As fighting intensifies to control the city of Raqqa, the city’s residents are once again caught in the middle. During six years of war, they have suffered bombing, fighting, persecution and public beheadings. Thousands have risked their lives to cross checkpoints and minefields to reach safer areas. Thirty-five-year-old Raqqa resident Mohammed* describes his tortuous journey to escape, the people who helped him along the way, and the terrible price paid by his family.
“Living in Raqqa city, with the frontlines getting closer to Raqqa and airstrikes on the city, I planned to escape. One day, while I was working in a market, someone told me that if I wanted to run away, I should go and hide near some farmer’s tents, and then continue north. The very next day, I took my wife and four children and went to where the farmers were camped. We slept there that night, people there provided us with food. The next day, we found a car to take us towards the area controlled by the Syrian Democratic Forces (SDF). I agreed to give the driver 100,000 Syrian Pounds [440 Euros] – all the money I had – to smuggle us there. But he left us soon on the roadside and drove off.
"I watched my son dying in my arms. He died, and I was forced to leave his body there"
After a while, I saw an old man and a woman riding a motorcycle. They were coming in our direction – they were planning to escape too. I stopped them, asking for help. The man gave me their motorcycle to ferry my children north to the SDF checkpoint. I set off with my elder son and my daughter while the rest of the family followed on foot. We had gone about 100 meters when the motorcycle hit a mine. My wife screamed and ran to us. My son was unconscious and had injuries to his forehead; my daughter had injuries to her eyes; I was injured in my chin, neck and hands. I picked up my son and my wife held our daughter. We waited for a car – any car – to come along the road. I watched my son dying in my arms. He died, and I was forced to leave his body there.
I was on the point of passing out when a car drove past and took us to a doctor in the village of Mazra’t Tishrin [23 km northwest of Raqqa city]. The doctor told us we needed to get to hospital, so we returned to the Raqqa city. When we arrived at the Raqqa hospital, a member of Islamic State (ISIS) refused to admit me. Even though I was bleeding, they put me in handcuffs and said, ’Let him die’. After two hours, I gestured to a doctor to come and treat me – I wasn’t able to talk because of the blood flowing from my neck. But the doctor cried and didn’t come. I think he was afraid that if he didn’t follow orders, he would be killed. After a while, a commander came and told the doctor to treat me, and I was taken into the operating theatre. Just then an injured IS member was brought in, and the doctor was called away to treat him. But after a short while, he came back and completed my treatment, apologizing, and asking me not to reveal that I was treated by him. Doctors are so afraid of here.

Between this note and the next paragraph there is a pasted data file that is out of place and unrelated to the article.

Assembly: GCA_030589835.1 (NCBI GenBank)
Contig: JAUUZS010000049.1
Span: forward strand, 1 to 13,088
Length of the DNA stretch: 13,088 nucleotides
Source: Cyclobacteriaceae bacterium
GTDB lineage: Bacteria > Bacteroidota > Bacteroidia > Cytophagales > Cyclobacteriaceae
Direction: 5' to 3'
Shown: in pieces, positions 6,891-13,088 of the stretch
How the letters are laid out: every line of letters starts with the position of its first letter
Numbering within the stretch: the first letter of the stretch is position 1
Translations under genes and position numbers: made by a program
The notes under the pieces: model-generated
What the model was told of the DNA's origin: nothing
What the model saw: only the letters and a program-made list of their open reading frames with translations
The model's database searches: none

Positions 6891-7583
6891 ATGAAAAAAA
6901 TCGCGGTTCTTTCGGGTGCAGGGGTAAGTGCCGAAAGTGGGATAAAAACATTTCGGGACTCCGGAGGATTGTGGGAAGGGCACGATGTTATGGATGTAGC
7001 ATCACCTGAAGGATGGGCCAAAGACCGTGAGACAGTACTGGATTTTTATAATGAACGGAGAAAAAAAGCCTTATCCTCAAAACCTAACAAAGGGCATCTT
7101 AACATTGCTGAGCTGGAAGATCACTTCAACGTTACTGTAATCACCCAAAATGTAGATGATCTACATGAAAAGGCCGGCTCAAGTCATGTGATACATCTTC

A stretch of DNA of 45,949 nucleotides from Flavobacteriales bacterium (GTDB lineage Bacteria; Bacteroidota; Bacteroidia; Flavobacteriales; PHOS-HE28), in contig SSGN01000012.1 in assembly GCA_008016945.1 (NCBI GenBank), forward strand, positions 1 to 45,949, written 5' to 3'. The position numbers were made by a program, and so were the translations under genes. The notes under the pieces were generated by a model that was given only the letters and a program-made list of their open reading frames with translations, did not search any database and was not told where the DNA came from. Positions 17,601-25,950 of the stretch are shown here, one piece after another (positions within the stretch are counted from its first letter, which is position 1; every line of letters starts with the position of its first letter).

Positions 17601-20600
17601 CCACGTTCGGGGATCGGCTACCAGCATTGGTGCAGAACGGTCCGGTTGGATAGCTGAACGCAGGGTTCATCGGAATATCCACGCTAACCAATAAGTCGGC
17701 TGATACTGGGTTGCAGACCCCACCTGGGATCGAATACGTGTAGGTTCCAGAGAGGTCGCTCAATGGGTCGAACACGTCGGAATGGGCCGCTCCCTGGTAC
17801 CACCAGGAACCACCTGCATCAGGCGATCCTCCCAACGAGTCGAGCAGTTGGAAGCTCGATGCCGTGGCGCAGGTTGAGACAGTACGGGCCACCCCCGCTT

After a few days I returned home and went back to work in the market. People got to hear my story – how my son had died and my daughter was injured. A man came to the market and offered his help to get me to a safer area in the north I wasn’t sure if I should trust this person or not, but he gave me his address and told me not to worry. He swore that he would get my family there safely and for free. He drove us out of the city, avoiding several checkpoints. We stopped at his mother’s home for a while. I told his mother my story and she cried and told me that I was like her son. She asked her son to make sure my family reaches the SDF checkpoint safely. When it was dark, we got back in the car, he turned the headlights off and we drove towards the checkpoint. As we approached, they shot two bullets into the air. We stopped, and then they gave us a sign by torchlight to proceed. Thank God there were no mines on the road and we reached Al Khineizat checkpoint safely. When we did, I burst into tears.
We finally arrived to a camp in northern Syria. We’ve been living in the camp here for a month. The camp is safe but I’m in a bad financial situation. Sometimes I get some work to earn a little money, but my daughter needs to see an eye surgeon and my fractured finger and chin need to be followed up too. When the situation stabilizes in Raqqa city, I may go back there, since at least my home is there and it is where I was born.”
*Names have been changed.